Ohio Bill Would Prohibit Eminent Domain for Bike Trails


The use of eminent domain to build bike trails and other recreational trails in Ohio would be prohibited under a bill pending in the Ohio House.

Rep. Don Manning (R-59) said his House Bill 288 is a direct response to eminent domain lawsuits filed by the Mill Creek MetroParks in his district, which includes Mahoning County, except for the city of Youngstown.

The bill defines recreational trails as “a public trail that is used for hiking, bicycling, horseback riding, ski touring, canoeing, or other nonmotorized forms of recreational travel.”

In 1993, the Mill Creek MetroParks embarked on a multi-phase project to build a bike path. The current MetroParks Bikeway runs from the Mahoning County/Trumbull County line in Austintown Township to Western Reserve Road in Canfield Township. The third phase of the project is to add additional miles roughly paralleling Washingtonville Road.

In 1996, the park system conducted a feasibility study that decided the “preferred alignment” for the bike path was along a former railroad corridor. Then in September, the park commissioners authorized the acquisition of property and easements to construct the bike path, including the use of eminent domain.

Eminent domain is when a governmental unit takes private property for a public use, and then compensates the property owner for the taking. In Ohio, all that is required for a governmental body to use eminent domain is the decision by the body that the taking of land is “necessary” and in the “public interest.”

So far, the MetroParks have filed nine cases against property owners along the Phase III portion of the bike path. One owner settled their lawsuit on July 23.

Manning first learned of the issue when his constituents, the property owners, contacted him. Saying there are always two sides to an issue, he also met with the MetroParks administrators. He said the original plan for this portion of the path was to go along Washingtonville Road.

“Now they’ve decided they want to go through these properties, instead,” he explained. “I’m still trying to find out how and when this decision was made. They were either unable or unwilling to tell why they decided to go through the properties instead of the road.”

When Manning offered to help the MetroParks mediate the issue, he said was told “the time for talking is over – we’re going to take this land.”

“That’s an arrogant thing to say,” Manning said. “And it’s a prime example of government overreach. I don’t think a bike trail rises to the level of the greater good of the citizens – it’s not even going to be use by a majority of the people in this area.”

Manning explained the intent of the bill is to prevent any government entity from “stealing people’s land by eminent domain for something so trivial as a bike trail.”

Even if a bike trail did rise to the level of the “greater good of all citizens, it isn’t a necessity,” he added.

Manning said the legal argument so far is that the bike trail is a “park way.” The Ohio Constitution says parks have the authority to take land for a park or park way.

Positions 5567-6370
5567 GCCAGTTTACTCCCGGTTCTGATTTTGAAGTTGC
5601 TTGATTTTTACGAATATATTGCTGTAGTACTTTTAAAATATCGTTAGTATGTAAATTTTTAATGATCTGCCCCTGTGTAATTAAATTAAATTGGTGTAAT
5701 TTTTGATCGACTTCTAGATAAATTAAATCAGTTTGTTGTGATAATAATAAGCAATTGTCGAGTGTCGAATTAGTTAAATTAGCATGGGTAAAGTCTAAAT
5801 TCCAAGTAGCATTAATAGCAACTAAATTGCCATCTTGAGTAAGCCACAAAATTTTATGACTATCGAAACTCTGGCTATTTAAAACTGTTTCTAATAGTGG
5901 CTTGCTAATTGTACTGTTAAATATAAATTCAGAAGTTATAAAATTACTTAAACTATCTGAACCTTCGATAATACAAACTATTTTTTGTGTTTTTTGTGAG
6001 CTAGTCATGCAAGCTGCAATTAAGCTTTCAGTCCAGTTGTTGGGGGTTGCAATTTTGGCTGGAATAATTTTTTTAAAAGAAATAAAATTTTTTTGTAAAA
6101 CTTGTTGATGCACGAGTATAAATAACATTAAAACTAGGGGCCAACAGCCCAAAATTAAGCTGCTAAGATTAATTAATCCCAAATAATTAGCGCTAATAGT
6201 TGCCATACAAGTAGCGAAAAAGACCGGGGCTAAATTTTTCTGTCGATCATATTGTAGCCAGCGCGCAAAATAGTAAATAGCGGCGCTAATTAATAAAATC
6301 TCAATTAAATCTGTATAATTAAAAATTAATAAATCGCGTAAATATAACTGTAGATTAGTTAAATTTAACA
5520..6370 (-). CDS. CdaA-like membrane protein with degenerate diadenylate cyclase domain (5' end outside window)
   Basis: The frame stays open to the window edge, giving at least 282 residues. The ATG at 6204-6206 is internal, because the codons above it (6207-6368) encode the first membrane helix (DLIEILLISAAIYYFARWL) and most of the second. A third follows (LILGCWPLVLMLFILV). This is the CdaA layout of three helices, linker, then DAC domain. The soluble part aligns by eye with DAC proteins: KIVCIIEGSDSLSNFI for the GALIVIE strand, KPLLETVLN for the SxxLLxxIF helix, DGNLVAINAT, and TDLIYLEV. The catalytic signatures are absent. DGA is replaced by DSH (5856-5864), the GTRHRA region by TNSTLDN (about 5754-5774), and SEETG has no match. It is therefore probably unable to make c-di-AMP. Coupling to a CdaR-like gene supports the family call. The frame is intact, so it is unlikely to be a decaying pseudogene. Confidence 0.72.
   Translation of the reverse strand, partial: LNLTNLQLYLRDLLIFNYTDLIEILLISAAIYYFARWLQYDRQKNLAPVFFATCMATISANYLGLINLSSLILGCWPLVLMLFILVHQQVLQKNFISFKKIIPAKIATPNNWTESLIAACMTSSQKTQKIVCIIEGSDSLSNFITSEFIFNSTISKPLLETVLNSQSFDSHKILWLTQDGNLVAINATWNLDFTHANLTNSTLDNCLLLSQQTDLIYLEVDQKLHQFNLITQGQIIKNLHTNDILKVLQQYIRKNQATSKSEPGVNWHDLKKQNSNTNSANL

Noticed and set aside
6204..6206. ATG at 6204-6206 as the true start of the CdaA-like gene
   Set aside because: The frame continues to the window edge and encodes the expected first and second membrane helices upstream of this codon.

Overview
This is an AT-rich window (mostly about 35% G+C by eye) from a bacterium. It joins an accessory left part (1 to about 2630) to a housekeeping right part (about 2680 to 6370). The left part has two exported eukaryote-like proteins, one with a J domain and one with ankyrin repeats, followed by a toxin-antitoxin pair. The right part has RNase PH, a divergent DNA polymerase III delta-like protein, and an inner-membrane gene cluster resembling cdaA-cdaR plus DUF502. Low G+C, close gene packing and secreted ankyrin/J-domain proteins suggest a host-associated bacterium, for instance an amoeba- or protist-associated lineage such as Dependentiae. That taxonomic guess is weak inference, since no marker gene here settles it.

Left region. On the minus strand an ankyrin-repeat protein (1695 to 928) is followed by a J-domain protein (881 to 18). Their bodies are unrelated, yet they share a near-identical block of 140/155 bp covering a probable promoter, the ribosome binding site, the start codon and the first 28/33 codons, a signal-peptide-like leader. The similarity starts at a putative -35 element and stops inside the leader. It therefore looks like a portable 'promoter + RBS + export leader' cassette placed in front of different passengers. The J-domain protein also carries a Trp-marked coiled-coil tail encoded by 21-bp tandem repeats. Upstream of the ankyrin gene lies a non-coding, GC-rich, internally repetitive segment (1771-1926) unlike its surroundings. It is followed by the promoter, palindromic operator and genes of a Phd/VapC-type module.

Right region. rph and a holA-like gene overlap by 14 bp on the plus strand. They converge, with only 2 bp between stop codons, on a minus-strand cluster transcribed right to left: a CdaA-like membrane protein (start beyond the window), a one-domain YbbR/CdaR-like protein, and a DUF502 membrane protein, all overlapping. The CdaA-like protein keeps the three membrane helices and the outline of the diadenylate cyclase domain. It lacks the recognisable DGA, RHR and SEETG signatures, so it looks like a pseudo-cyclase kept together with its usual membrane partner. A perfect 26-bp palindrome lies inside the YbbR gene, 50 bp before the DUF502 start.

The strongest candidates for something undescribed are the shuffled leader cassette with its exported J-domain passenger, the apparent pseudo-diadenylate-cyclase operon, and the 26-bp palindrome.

“It’s not an entrance to a park,” he said. “This is 20-25 miles from the park, so I think they’re sadly mistaken that this is a park way.”

The bill includes an emergency clause, which means that if passed and signed by the governor, it goes into effect immediately, instead of waiting the normal 90 days. It also means that the bill is likely to receive priority by both the Ohio House and Senate.

Time is of the essence, Manning said. “Some of the pretrial dates for constituents have already been scheduled. The goal is to get it done before the MetroParks can steal some of this land,” he added.

He also said that if the MetroParks is successful in getting any of the disputed land before the legislation passes, he will move to amend the bill to prevent the actual taking of the lands.

“As long as it’s written the right way,” he explained, “there can be retroactive banning – and that might be another avenue for a court challenge. But my understanding is that it could contain language to address anything that’s in process during the time the bill is being considered.”

So far, only Republicans have signed on as co-sponsors, but Manning said he expects bipartisan support as the bill moves through the legislative process.

But there will be some opposition, he said.

“I don’t think there’s going to be any opposition other than from groups wanting to steal people’s land,” he explained. “I really don’t expect anybody other than the state metro parks because it limits their power and I’m in favor of limiting their power, especially when it comes to a case of government overreach like this.”

Manning has heard rumors that the law, if passed, will have legal challenges from Mill Creek MetroParks and perhaps other parks across the state.

“I hope they do challenge it. I hope it goes all the way to the (Ohio) Supreme Court,” he said. “I think the language is sound and that we’ve got the winning side if a court battle happens.”

The bill has been assigned to the House Civil Justice Committee. The House and Senate are currently on their summer recess. Their next sessions are scheduled for September.

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Maggie Leigh Thurber is a writer for The Ohio Star. Email tips to [email protected].
Photo “Great Miami Bike Trail” by Art Anderson. CC BY-SA 3.0.



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